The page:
It's open water swim season and, just as in past years, I have the "pleasure" of working with swimmers who can follow a black line on the bottom of a pool but find it downright impossible to swim in a lake, ocean, river or any other open water venue.  I said "pleasure" because I can positively affect their understanding and subsequent experiences with open water swimming.

There are basically 2 types of fears:  rational and irrational.  Keeping this in the realm of swimming, an example of a rational fear is you might not have the fitness required to get to the swim finish.  Of course, as you stand waiting for the swim start, you can review all the workouts you did leading up to the event but, you will never really know if you can finish until you do!

Rather than rational fears, however, most of us fill our heads with irrational fears such as:  "there is something under the water that will eat me", or "I am going to drown", or "the last time I did this, I couldn't breathe".  There is nothing that will eat you, including sharks (check out the statistics on annual shark attacks).  Although there is always the possibility of a drowning, the race directors take every precaution to prevent harm to the athletes (once again, check the statistics).  And, my guess is you couldn't breathe because you experienced an anxiety attack, which was probably caused by the irrational fear.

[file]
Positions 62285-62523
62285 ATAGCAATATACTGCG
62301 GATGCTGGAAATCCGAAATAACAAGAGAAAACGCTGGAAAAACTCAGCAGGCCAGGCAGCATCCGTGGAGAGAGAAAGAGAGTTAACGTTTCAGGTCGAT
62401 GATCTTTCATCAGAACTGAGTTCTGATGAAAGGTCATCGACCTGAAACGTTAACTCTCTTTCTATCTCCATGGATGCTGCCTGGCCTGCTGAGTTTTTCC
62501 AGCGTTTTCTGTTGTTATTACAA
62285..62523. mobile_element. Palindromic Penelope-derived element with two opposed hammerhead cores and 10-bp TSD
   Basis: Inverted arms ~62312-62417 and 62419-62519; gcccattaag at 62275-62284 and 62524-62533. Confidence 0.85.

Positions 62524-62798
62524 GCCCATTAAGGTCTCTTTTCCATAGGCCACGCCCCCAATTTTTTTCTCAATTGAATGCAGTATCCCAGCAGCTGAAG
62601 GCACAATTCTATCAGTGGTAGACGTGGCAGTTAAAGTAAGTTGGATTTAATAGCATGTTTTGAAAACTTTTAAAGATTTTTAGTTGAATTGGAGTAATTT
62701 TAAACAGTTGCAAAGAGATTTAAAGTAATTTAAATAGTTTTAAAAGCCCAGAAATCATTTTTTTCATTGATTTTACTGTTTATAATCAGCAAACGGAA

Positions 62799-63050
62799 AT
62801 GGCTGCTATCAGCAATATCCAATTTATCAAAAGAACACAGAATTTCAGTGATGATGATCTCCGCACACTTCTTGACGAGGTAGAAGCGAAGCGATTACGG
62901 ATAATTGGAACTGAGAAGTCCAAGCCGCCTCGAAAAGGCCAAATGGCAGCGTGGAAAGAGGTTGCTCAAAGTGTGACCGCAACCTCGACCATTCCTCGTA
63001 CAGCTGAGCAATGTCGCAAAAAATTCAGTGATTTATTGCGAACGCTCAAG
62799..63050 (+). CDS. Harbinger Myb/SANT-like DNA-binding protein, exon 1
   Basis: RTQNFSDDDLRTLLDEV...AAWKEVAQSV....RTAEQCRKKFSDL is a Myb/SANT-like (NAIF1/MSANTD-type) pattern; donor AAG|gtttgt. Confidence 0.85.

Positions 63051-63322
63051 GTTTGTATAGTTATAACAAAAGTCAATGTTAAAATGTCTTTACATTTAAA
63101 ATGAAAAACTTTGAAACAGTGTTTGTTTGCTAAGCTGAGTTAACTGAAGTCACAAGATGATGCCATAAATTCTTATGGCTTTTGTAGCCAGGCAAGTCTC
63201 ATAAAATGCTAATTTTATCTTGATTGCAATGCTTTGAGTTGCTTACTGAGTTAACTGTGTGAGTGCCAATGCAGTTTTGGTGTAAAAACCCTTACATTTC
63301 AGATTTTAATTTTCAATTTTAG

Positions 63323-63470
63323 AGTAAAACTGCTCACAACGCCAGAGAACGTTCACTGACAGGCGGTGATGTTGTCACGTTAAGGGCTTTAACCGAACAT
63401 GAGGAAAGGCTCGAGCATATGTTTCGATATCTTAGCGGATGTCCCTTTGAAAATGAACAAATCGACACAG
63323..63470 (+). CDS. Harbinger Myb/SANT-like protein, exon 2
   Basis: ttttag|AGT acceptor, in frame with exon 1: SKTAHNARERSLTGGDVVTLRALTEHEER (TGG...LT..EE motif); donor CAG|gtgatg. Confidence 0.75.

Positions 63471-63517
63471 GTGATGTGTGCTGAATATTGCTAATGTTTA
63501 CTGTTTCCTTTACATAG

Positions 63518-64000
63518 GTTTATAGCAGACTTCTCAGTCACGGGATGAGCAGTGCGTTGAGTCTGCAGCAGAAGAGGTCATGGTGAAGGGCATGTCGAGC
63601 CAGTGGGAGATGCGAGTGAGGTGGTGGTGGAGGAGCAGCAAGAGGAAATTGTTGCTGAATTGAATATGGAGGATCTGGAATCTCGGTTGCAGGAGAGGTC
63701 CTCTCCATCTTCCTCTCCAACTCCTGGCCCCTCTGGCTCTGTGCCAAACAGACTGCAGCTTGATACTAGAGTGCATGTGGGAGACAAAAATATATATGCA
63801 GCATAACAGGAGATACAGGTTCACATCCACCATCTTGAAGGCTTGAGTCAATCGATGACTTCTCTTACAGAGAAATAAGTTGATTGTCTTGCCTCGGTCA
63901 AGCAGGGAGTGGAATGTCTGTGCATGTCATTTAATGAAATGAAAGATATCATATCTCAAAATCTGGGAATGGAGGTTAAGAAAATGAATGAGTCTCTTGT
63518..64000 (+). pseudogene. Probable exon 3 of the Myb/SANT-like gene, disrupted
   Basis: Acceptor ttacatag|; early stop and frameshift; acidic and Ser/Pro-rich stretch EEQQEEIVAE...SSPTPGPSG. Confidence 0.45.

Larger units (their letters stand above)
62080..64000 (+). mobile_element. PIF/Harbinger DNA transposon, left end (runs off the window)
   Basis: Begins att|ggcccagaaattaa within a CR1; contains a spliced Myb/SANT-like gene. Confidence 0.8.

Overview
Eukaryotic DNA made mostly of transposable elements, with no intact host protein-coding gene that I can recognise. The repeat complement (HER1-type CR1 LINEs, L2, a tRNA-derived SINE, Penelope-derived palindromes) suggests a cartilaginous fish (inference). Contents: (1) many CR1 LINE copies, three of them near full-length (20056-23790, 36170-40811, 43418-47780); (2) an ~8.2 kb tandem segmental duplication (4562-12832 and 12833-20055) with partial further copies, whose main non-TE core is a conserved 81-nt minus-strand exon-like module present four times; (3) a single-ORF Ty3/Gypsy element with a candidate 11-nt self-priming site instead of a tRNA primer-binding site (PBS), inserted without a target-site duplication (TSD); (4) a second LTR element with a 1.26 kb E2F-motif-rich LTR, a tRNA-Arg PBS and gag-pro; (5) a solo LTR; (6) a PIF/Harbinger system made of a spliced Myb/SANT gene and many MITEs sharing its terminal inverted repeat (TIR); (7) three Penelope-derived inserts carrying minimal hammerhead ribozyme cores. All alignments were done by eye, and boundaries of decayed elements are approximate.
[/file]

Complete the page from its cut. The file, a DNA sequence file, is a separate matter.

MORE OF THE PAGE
Preparation can help with fears:
1.  make sure you swim 2-3x per week and swim in open water often
2.  if you are going to use a wetsuit, make sure you purchase it well ahead of event and practice open water swims wearing it 
3.  check out the swim venue before your event, even if it is the morning of the event.  Check buoy placement, swim direction, swim entry and exit, etc.  
4.  practice deep breaths before the swim start in order to calm your brain and visualize yourself swimming relaxed and confident.

Happy swimming!

Swim workouts
4 x 150yds. pull progressing by 50's to 85%
4 x 50yds. pull progress 1-4 to 90%

4 x 100yds. swim at best interval or rest=5sec.
4 x 75yds. kick progress within the 75  r=10sec.
4 x 25yds. swim max effort r=15sec.

4 x 50yds. done as 25yds. heads up swim/25yds. swim 

 


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    I have spent the last 30 years helping individuals to their goals, whether it be crossing a finish line with a PR, eating better or, simply finding the 20 minutes daily they desire to exercise.

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